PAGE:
We have a few other ideas for the Amazon CEO on how to best deploy his cash.
According to Jeff Bezos, billionaires have a hard time finding ways to spend their money. In an interview with Axel Springer CEO Mathias Döpfner, the Amazon head and richest person in the world called space travel the only way he could imagine using his vast financial resources.

But as my colleague Sam Pizzigati wrote earlier this year about Elon Musk, billionaires don’t need to go to space to spend their money. They have plenty of options right here on Earth. A good place for Bezos to start: actually paying Amazon’s corporate taxes. We have more on Bezos and his tax aversion in this week’s issue.

Chuck Collins, for the Institute for Policy Studies Inequality.org team
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May Day Parade Stands Up Against Wage Theft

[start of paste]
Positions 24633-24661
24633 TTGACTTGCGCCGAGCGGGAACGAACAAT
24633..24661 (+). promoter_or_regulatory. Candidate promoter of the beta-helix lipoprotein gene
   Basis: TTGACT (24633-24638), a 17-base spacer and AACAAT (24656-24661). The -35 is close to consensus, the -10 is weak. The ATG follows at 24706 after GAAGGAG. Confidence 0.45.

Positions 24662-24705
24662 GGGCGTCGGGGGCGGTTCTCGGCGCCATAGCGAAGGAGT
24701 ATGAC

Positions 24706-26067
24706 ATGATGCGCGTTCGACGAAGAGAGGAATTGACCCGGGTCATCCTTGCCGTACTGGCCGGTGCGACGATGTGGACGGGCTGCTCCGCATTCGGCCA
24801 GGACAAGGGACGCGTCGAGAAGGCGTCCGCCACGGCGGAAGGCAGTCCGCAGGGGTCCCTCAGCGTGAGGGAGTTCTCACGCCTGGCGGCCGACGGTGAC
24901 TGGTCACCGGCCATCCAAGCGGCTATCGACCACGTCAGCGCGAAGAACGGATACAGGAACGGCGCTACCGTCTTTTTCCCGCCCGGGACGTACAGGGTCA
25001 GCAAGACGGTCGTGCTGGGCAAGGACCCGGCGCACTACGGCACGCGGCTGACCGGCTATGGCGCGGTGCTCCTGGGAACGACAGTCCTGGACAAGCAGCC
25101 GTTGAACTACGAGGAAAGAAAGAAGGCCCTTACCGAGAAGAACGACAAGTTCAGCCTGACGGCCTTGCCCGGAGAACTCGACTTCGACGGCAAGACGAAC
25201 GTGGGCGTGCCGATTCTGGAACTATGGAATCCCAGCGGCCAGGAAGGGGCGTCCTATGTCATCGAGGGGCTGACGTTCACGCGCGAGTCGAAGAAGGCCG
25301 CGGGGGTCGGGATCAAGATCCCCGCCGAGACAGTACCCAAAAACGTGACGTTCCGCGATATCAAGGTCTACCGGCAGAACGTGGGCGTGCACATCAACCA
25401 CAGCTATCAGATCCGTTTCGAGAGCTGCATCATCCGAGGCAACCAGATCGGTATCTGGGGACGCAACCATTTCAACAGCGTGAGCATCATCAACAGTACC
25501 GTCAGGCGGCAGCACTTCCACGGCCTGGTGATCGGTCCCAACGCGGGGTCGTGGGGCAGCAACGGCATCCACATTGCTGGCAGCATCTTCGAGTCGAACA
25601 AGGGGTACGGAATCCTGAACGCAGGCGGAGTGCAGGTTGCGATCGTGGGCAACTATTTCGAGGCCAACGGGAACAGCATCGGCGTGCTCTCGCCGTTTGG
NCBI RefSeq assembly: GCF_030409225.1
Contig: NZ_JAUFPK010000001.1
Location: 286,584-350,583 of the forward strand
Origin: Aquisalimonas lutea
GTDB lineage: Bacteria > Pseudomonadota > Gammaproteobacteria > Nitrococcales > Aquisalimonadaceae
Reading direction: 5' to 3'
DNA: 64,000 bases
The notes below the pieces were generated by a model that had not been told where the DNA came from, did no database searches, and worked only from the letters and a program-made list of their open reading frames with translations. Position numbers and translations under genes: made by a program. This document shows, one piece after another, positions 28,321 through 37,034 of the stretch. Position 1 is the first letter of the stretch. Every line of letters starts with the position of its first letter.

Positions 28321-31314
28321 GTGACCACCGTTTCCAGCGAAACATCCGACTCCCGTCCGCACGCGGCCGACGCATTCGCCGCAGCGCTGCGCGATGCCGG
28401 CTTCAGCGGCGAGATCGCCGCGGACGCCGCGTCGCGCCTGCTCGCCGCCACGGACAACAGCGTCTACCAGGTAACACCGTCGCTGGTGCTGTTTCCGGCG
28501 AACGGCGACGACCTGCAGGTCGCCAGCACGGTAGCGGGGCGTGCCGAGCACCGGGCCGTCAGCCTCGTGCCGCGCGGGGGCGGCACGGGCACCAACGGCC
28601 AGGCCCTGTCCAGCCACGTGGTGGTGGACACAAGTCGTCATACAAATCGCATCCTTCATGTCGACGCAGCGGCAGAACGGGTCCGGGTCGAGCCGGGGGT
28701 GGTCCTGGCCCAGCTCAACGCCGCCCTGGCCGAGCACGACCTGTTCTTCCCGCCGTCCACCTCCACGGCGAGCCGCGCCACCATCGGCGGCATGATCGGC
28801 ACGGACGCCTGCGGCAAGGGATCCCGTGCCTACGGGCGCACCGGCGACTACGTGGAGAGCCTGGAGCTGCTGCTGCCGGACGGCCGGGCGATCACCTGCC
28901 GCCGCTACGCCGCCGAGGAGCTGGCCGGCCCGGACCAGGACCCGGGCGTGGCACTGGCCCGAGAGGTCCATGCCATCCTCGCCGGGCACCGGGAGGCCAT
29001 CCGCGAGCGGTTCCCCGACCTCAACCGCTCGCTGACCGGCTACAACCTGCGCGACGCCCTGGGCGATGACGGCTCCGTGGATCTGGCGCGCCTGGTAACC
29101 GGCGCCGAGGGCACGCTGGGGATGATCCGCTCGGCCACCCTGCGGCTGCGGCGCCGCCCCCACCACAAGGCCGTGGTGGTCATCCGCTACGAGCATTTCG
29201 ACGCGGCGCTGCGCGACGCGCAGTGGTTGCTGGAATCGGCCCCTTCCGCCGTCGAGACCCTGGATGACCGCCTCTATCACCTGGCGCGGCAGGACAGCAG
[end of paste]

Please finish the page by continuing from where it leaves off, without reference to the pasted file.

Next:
As buildings rise in Navy Yard, so too do rents. The rapidly gentrifying pocket of Washington, D.C. has been lining the pockets of developers for years, but the money hasn’t made its way to the construction workers building the luxury apartments popping up around the neighborhood. That’s especially true for the workers contracted out by Power Design, a Florida-based electrical company that’s been sued more than a dozen times for wage theft. Activists targeted the firm’s Navy Yard construction sites on May Day to educate workers on their rights and remind companies working with Power Design that they’re responsible for wage theft that happens on their watch. Inequality.org co-editor Negin Owliaei has more.